Welcome Week, football games are busiest party days for ELPD
It’s a Friday night, fall courses resume on Monday and you just need a little fun before crunch time begins.
But as you enter the party and start your normal shenanigans, you see the flickering of bright red and blue lights through the window.
The police, again.
Welcome week at MSU has always been eventful during the day but at night, things get a little crazy and the East Lansing police have instances where they must step in and calm down situations.
East Lansing Police Department Interim Captain Steve Gonzalez said their department staffs up every year for the increase of parties and social activity throughout neighborhoods during the fall welcome week.
Agricultural industries sophomore Matthew Acmoody said he was at a party a couple of days ago and undercover cops showed up because there was open alcohol, but they weren’t in much trouble after police realized they were of age.
Lance Davenport, a fraternity brother at FarmHouse, said welcome week parties are something they have every year and some do get shut down by the police when things get out of hand.
“We do have several more officers working throughout the various times of the day to address the increase call load that we see,” Gonzalez said.
Gonzalez said for the most part their staffing numbers remain the same year-to-year during the welcome period, but there have been more police officers on bike patrol this year than in the past.
Although this period of the semester gets a little hectic for officers in East Lansing, Gonzalez said this is certainly not the busiest time of the year for them.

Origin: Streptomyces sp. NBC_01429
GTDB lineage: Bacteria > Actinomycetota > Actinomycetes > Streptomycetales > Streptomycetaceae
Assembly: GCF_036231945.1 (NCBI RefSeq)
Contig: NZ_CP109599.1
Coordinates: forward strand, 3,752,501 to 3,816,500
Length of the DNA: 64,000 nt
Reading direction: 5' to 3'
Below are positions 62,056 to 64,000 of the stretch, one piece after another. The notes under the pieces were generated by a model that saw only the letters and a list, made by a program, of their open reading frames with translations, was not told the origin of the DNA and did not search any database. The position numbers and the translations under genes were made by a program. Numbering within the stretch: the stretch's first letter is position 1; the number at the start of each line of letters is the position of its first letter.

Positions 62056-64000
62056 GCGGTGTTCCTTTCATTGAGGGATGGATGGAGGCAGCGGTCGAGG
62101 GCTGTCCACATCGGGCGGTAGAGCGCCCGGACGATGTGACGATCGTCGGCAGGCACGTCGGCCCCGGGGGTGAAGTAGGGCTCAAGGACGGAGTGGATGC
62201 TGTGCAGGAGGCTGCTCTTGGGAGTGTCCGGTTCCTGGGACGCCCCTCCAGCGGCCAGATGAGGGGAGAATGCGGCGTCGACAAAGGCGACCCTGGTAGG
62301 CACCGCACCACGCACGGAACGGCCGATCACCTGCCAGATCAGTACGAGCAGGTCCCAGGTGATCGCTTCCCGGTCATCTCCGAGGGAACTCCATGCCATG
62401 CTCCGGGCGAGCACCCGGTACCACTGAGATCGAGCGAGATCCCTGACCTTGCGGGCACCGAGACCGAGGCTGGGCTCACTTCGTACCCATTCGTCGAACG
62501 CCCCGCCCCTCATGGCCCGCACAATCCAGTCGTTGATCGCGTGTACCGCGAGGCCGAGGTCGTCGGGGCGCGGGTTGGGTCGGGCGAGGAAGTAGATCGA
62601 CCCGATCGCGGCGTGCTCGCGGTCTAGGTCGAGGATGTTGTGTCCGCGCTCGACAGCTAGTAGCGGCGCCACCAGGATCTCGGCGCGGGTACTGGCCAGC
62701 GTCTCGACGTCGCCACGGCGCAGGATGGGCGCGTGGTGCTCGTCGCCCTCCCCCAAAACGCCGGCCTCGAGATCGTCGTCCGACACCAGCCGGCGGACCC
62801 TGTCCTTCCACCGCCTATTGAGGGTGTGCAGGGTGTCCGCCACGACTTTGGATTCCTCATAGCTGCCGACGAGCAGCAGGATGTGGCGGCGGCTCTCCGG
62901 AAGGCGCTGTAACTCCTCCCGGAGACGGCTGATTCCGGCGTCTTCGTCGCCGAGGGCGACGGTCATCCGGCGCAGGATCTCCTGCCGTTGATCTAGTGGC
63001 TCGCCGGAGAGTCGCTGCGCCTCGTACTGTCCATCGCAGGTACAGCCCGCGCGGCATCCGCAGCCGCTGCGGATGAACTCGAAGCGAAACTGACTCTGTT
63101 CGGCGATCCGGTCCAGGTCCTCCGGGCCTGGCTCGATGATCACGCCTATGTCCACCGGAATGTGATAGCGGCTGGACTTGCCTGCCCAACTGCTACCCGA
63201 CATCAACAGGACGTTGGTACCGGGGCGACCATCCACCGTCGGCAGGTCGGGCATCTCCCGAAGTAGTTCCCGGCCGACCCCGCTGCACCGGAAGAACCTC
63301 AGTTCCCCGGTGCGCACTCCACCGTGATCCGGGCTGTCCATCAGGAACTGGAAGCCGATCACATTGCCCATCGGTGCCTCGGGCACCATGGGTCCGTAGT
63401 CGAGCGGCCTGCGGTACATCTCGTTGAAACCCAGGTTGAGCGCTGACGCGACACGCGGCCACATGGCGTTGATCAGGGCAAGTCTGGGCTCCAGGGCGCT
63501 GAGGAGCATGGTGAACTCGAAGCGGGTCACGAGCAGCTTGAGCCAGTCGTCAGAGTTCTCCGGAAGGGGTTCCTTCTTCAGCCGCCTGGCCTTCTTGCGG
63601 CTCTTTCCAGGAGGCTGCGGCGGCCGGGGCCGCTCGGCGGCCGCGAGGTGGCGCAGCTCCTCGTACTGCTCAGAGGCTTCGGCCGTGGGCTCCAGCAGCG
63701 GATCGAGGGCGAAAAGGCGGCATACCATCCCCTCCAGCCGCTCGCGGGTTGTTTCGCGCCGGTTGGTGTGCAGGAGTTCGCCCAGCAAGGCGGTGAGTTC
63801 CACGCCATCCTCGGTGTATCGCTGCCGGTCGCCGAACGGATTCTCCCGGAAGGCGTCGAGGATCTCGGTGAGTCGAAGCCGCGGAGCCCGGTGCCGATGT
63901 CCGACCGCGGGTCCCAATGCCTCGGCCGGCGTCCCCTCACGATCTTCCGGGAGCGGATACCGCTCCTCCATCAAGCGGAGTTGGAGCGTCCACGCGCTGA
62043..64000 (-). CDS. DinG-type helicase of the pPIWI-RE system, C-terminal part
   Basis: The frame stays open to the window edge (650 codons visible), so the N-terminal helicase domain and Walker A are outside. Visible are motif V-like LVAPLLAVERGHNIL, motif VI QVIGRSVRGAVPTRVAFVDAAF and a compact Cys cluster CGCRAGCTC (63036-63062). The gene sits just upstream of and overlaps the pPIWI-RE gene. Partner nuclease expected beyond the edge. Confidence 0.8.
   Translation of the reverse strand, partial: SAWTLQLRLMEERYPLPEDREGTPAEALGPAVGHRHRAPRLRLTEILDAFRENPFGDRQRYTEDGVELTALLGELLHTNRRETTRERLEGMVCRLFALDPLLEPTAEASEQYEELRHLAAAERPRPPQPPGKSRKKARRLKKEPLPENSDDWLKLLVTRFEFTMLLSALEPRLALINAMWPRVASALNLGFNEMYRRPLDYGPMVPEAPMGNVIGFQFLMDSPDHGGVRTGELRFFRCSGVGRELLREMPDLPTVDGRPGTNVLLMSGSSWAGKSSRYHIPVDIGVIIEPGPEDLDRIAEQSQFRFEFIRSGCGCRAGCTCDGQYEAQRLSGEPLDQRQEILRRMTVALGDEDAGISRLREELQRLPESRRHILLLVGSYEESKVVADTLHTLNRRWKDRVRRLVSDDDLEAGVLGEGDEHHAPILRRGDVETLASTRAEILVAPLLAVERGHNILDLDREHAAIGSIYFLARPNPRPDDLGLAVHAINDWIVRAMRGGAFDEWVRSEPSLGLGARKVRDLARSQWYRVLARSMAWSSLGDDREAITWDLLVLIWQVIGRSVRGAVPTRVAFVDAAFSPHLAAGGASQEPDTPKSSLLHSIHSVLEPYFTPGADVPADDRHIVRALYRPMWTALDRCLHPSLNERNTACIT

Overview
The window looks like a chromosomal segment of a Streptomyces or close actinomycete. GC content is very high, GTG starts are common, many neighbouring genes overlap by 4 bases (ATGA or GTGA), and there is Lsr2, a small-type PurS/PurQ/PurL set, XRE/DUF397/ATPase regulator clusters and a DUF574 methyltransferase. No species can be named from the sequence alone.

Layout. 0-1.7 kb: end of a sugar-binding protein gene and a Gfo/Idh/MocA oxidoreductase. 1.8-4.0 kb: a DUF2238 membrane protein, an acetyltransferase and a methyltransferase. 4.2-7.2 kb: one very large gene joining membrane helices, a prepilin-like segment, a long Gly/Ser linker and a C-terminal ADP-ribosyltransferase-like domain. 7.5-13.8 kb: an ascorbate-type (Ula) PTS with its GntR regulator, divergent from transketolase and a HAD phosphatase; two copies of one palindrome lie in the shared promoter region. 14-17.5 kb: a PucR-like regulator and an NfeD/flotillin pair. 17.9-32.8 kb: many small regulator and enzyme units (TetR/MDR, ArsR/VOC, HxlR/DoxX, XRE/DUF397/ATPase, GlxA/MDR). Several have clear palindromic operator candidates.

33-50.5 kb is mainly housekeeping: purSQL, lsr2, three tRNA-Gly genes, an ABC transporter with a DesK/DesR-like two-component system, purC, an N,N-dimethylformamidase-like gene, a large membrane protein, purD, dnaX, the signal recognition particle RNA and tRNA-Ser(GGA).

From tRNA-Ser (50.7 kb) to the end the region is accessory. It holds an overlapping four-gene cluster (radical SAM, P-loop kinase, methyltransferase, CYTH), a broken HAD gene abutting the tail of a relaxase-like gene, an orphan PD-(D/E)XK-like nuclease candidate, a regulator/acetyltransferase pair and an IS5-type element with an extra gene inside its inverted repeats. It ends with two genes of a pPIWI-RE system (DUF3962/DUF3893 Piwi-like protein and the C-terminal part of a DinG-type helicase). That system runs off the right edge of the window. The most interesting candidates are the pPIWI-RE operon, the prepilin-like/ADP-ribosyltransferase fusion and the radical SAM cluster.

“When U-M is in town and there’s a home football U-M game that will certainly be our busiest day of the year, without a doubt,” he said.
According to Gonzalez, the Western Michigan and MSU home football game was a pretty busy weekend for the department.
“There were a lot of people in town that came to the football game and then the weather was nice as well,” he said.
Gonzalez said their busiest days fall somewhere in the football season, depending on the schedule.
The department sees a lot of both house and Greek organization parties in the East Lansing area, and it’s pretty well evenly distributed throughout the neighborhood, according to Gonzalez.
On a typical night that an officer gets a phone call concerning party complaints, the first thing the officer looks at is the noise ordinance, and determines whether or not the noise is coming from that property and the distance it can be heard.
Gonzalez said the officer will take in the circumstances of underage drinking, open alcohol in public, or disorderly conduct violations that may occur and make a decision to take enforcement or simply give a warning.
Gonzalez’ advice to the hosts of parties is to keep alcohol and the number of people on your property under control.
“We’ve been to parties with several hundred people stuffed into the house and then they end up (on the) front yard, back yard, side yards,” Gonzalez said.
“Those types of parties are certainly going to draw attention of the neighbors which generates a phone call to the police or it’s going to generate some attention to an officer that just happens to drive by on regular patrol.”
Gonzalez said they encourage people to have fun but to do it in a safe and responsible manner.